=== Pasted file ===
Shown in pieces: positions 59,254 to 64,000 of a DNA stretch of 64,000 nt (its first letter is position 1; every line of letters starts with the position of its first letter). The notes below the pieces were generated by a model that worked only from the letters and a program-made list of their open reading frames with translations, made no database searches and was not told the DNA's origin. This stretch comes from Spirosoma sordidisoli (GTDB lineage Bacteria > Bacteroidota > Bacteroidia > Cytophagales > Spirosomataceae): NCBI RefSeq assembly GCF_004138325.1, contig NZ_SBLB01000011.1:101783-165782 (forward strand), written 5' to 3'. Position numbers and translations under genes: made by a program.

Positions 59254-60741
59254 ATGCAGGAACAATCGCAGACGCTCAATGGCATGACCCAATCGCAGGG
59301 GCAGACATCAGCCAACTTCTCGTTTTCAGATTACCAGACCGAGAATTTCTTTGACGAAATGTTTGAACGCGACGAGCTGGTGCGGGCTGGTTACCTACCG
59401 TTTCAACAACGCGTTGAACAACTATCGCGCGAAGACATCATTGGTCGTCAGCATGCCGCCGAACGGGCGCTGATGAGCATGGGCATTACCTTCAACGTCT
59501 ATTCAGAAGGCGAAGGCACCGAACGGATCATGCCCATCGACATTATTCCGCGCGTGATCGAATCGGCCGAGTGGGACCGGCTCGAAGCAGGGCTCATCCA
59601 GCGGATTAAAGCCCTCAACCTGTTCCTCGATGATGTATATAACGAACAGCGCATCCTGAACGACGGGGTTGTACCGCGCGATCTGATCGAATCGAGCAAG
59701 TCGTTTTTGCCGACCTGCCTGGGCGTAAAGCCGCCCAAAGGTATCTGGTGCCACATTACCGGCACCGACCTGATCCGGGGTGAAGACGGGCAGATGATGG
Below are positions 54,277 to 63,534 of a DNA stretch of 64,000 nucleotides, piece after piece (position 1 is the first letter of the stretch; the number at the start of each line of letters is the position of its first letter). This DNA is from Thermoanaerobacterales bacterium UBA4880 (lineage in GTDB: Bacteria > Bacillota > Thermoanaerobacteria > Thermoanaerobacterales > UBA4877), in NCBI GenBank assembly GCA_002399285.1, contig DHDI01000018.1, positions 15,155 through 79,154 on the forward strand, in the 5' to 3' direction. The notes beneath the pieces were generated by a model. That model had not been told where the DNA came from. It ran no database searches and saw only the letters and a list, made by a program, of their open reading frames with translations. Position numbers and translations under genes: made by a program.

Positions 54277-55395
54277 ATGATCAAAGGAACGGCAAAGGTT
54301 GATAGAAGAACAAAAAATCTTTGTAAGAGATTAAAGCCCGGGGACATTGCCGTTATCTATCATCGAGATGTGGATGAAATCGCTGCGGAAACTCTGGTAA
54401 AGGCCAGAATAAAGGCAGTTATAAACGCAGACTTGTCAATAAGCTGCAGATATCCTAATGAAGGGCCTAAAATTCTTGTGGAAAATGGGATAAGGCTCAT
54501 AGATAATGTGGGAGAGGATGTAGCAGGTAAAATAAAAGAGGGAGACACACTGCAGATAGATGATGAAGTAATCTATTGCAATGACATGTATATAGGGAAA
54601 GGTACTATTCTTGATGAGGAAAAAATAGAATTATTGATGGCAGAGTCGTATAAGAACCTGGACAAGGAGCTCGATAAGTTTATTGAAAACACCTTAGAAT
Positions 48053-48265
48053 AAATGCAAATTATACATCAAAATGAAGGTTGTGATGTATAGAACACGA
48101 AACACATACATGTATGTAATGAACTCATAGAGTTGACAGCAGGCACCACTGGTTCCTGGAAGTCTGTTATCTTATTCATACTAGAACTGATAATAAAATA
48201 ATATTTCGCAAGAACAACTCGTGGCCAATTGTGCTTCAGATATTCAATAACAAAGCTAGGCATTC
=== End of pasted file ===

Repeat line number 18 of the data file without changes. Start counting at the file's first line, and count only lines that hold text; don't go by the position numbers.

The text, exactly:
48101 AACACATACATGTATGTAATGAACTCATAGAGTTGACAGCAGGCACCACTGGTTCCTGGAAGTCTGTTATCTTATTCATACTAGAACTGATAATAAAATA